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English is the most widespread language in the world and is more widely spoken and written than any other language. It began as a West Germanic language that arose in the AngloSaxon kingdoms of England and spread into what was to become south-east Scotland under the influence of the Anglian medieval kingdom of Northumbria. Following the economic, political, military, scientific, cultural, and colonial influence of Great Britain and the United Kingdom from the 18th century, via the British Empire, and of the United States since the mid-20th century. Nowadays, it is important to learn English because it prepares and allows the students to accommodate in the real world. As we all know, English contains part of speech and tenses; tenses such as simple past tense, simple present tense and future tense, to allow a person to create a sentence.
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Part of Speech
Part of speech is a traditional term for the categories into which words are classified according to their functions in sentences. In other words, every single word can be categorized into one of eight word groups, or parts of speech. Part of speech contains:
A noun is the name of a person, place, thing, idea, or quality: Robert Frost wrote poems. Ann lives in Boston. Work brings satisfaction. People like admiration. A noun is used as the subject, as any kind of object, and as the predicate nominative (noun complement). The man walked down the street. (Man is the subject, and street is the object of the preposition down.) The cow is a domestic animal. (Cow is the subject, and animal is the predicate nominative.) Nouns answer these questions: Who? What?
A pronoun is a word used to take the place of a noun. A pronoun is used as a noun. Through use of pronouns, one may avoid repeating name words: Mary has lost her book. The box has lost its handle. Ruth saw the boys and talked to them.
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A verb is a word used to express action, being, or state of being: Jose painted a picture. The law still exists. That woman is a banker. A verb may be composed of several words (the main verb preceded by one or more auxiliary or helping verbs), called a verb phrase: This book should have been sent to the storeroom.
An adjective is used to modify a noun or a pronoun. An adjective may be a single word, a phrase, or a clause: We saw beautiful valleys and rugged mountains. (single words) The rug on the floor is blue. (adjective phrase) The man who spoke is a teacher. (adjective clause) Adjectives answer these questions: What kind? Which one(s)? How many (or how much)? Whose?
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An adverb is used to modify a verb, an adjective, or another adverb. In some cases adverbs may modify other parts of speech ± a preposition or a conjunction ± or other sentence elements ± a verbal or occasionally a substantive: She sings beautifully. (beautifully modifies the verb sings.) He is a very great orator. (very modifies the adjective great.) She smiled rather sadly. (rather modifies the adverb sadly). By working faithfully, she won success. (faithfully modifies the gerund working.) The little boy, smiling happily, ran to meet his father. (happily modifies the participle smiling.) She has learned to write clearly. (clearly modifies the infinitive to write.) He was almost under the tree. (almost modifies the preposition under.) She came just before I left. (Just modifies the conjunction before.) Nearly all of them were lost. (nearly modifies the indefinite pronoun all.) The newly rich were not invited. (Newly modifies the noun equivalent rich.) An adverb may be a single word, a phrase, or a clause: He crept stealthily. (single words) The stranger came into the room. (adverbial phrase) Robert left when I came. (adverbial clause) Adverbs answer these questions: How? When? Where? Why? Under what condition? To what extent or degree?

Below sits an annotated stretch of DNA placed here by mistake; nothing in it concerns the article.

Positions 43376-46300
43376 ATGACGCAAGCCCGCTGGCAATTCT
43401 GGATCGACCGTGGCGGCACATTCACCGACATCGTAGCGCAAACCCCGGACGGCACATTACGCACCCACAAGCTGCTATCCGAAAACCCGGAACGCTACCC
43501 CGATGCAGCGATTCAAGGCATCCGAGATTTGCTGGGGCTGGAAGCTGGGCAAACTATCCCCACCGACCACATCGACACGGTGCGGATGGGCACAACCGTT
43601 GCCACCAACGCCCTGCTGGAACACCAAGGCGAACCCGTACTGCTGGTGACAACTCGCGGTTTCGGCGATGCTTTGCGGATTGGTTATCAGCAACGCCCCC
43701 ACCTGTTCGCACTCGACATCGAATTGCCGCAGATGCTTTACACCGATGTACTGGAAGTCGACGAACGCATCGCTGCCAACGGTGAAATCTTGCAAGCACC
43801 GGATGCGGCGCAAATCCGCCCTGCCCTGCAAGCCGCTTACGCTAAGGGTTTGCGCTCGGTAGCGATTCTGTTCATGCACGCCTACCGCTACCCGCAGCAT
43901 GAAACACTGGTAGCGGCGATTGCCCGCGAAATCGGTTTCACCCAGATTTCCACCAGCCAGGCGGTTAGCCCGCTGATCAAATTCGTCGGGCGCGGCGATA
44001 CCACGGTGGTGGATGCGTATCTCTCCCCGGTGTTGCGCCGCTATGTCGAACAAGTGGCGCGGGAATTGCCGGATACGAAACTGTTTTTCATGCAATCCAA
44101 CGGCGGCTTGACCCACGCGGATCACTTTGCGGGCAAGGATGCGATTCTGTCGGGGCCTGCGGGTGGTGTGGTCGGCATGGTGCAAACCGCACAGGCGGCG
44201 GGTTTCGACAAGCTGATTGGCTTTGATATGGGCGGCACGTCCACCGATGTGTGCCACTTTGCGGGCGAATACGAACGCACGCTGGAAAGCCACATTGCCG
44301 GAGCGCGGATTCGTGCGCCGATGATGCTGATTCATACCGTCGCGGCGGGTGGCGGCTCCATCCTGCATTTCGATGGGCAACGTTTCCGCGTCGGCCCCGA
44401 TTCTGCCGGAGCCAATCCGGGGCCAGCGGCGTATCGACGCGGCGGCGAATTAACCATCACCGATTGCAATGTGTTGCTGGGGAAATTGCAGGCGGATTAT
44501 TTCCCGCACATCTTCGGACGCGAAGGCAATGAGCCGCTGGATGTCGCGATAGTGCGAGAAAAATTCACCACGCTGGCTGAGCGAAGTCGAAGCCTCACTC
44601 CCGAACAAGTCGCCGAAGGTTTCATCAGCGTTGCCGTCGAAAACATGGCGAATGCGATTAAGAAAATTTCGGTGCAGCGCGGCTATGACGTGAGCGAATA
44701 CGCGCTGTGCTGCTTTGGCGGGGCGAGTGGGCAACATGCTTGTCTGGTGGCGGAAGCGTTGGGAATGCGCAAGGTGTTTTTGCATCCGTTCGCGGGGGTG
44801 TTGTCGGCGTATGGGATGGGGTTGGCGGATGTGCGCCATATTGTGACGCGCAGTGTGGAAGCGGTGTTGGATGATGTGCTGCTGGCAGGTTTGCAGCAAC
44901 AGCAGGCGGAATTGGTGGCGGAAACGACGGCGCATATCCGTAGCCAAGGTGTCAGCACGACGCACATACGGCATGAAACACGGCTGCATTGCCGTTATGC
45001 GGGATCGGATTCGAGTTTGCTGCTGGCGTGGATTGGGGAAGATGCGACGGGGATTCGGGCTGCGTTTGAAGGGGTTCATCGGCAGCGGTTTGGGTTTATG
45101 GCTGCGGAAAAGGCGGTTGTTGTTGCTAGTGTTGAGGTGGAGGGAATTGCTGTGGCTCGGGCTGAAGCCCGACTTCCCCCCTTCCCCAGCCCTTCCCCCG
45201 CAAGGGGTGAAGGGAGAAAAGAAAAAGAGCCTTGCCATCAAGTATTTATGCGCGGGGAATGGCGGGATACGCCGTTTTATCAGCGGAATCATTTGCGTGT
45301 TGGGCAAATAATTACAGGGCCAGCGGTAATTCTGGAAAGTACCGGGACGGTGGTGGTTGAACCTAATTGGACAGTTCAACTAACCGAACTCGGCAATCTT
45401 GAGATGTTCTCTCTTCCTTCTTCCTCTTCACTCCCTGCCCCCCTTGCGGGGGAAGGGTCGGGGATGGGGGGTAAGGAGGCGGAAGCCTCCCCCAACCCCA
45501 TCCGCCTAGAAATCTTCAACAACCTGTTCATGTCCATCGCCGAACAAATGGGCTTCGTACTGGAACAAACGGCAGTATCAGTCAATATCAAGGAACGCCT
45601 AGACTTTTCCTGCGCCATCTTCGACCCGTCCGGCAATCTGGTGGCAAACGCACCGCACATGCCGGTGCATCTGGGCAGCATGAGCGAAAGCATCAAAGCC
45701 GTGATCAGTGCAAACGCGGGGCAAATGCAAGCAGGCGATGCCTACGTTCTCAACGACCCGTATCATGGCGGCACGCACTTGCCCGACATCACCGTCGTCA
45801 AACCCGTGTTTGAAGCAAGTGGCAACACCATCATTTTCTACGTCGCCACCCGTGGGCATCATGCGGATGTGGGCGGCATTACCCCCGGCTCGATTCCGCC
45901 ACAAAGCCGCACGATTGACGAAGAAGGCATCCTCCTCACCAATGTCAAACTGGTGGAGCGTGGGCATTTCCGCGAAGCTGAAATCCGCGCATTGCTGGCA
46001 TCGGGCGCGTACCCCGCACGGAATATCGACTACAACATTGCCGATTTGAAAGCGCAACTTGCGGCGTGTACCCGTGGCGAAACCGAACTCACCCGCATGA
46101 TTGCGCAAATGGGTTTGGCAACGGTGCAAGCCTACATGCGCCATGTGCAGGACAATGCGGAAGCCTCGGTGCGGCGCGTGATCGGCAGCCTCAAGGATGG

A preposition shows the relations between its object and some other word in the sentence: We walked through the woods. (through shows the nature of the relations between woods, its object, and walked, the verb.)
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A conjunction connects words or groups of words: Bob and Linda are here. (and connects the two subjects, Bob and Linda.) She came, but she did not stay. (but connects the two independent clauses, she came and she did not stay.) In form a conjunction may be a single word or a group of words: She came while you were away. (a single word connecting clauses) The teachers as well as the students had a good time. (a group of words used as a conjunction) Although conjunctions have many classifications, it is sufficient for our purpose to note only three general classes: coordinating, subordinating, and correlative. (relative adverbs used as conjunctions are also called conjunctive adverbs or adverbial conjunctions.) A coordinating conjunction connects two words, two phrases, or two clauses or equal rank: Paula and Carl are here. (and connects two nouns) She liked to read but not to write (not writing). (but connects two infinitives.) The coordinating conjunctions in most general use include and, but, for, or, nor, so, and yet. The conjunctive adverbs, such as however, then, therefore , and thus, also connect independent clauses. A subordinating conjunction connects two clauses of unequal rank; that is, it joins a dependent (subordinate) clause to the independent clause on which it depends: I was here before you came. Some of the subordinating conjunctions are as, as if, because, before, if, since, that, till, unless, when, where, and whether. The relative pronouns who, whom, whose, which, what, and that also serve as subordinating conjunctions. Conjunctions that are used in pairs are called correlative conjunctions and include both ± and, either ± or, neither ± nor, and not only ± but also. Neither John nor I will be able to come.
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An interjection is a familiar word that has no grammatical relation to the rest of the sentence and that commands attention or expresses strong feeling: ah, gosh, hurrah, oh, ouch, shh, whew, etc. Note that an interjection is not the same thing as an exclamation. An exclamation is an outburst²an emphatic statement, not a part of speech. Though in fact an exclamation may consist of or contain an interjection, there¶s no necessary tie between the two. ³O Henrietta Tittle, your hair is like peanut brittle´ contains an interjection (the poetical ³O´), but it isn¶t an exclamation; drop dead! Is an exclamation, but it contains only an imperative verb and an adjective. Strong interjections are followed by an exclamation point. When used in sentences, mild interjections are set off by commas.